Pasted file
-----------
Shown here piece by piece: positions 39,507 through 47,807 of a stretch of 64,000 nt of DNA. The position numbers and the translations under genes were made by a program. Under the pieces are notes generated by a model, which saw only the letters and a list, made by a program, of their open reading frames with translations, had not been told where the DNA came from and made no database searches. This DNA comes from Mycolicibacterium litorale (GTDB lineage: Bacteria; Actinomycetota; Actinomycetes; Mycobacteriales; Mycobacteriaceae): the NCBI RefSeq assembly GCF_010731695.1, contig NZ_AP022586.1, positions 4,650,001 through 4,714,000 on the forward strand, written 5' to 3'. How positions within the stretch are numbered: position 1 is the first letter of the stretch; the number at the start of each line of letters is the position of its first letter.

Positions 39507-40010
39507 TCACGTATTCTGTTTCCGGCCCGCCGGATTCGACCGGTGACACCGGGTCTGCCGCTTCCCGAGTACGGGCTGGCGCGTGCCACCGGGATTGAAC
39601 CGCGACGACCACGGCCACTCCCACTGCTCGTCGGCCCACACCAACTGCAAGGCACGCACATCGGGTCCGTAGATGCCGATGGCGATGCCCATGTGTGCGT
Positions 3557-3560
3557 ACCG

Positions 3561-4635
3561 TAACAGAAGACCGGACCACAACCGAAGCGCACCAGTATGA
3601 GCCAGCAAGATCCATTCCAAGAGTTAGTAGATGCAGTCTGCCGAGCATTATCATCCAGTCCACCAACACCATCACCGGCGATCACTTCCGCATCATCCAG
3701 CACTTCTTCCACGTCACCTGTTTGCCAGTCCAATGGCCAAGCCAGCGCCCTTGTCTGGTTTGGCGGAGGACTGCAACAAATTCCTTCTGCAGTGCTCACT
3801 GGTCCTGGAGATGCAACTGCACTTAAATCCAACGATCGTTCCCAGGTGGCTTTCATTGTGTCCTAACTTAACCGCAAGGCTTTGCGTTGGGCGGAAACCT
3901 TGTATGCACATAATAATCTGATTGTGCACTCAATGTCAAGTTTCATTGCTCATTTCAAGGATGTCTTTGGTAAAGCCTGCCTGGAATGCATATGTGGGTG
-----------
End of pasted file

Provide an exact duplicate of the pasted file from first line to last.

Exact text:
Shown here piece by piece: positions 39,507 through 47,807 of a stretch of 64,000 nt of DNA. The position numbers and the translations under genes were made by a program. Under the pieces are notes generated by a model, which saw only the letters and a list, made by a program, of their open reading frames with translations, had not been told where the DNA came from and made no database searches. This DNA comes from Mycolicibacterium litorale (GTDB lineage: Bacteria; Actinomycetota; Actinomycetes; Mycobacteriales; Mycobacteriaceae): the NCBI RefSeq assembly GCF_010731695.1, contig NZ_AP022586.1, positions 4,650,001 through 4,714,000 on the forward strand, written 5' to 3'. How positions within the stretch are numbered: position 1 is the first letter of the stretch; the number at the start of each line of letters is the position of its first letter.

Positions 39507-40010
39507 TCACGTATTCTGTTTCCGGCCCGCCGGATTCGACCGGTGACACCGGGTCTGCCGCTTCCCGAGTACGGGCTGGCGCGTGCCACCGGGATTGAAC
39601 CGCGACGACCACGGCCACTCCCACTGCTCGTCGGCCCACACCAACTGCAAGGCACGCACATCGGGTCCGTAGATGCCGATGGCGATGCCCATGTGTGCGT
Positions 3557-3560
3557 ACCG

Positions 3561-4635
3561 TAACAGAAGACCGGACCACAACCGAAGCGCACCAGTATGA
3601 GCCAGCAAGATCCATTCCAAGAGTTAGTAGATGCAGTCTGCCGAGCATTATCATCCAGTCCACCAACACCATCACCGGCGATCACTTCCGCATCATCCAG
3701 CACTTCTTCCACGTCACCTGTTTGCCAGTCCAATGGCCAAGCCAGCGCCCTTGTCTGGTTTGGCGGAGGACTGCAACAAATTCCTTCTGCAGTGCTCACT
3801 GGTCCTGGAGATGCAACTGCACTTAAATCCAACGATCGTTCCCAGGTGGCTTTCATTGTGTCCTAACTTAACCGCAAGGCTTTGCGTTGGGCGGAAACCT
3901 TGTATGCACATAATAATCTGATTGTGCACTCAATGTCAAGTTTCATTGCTCATTTCAAGGATGTCTTTGGTAAAGCCTGCCTGGAATGCATATGTGGGTG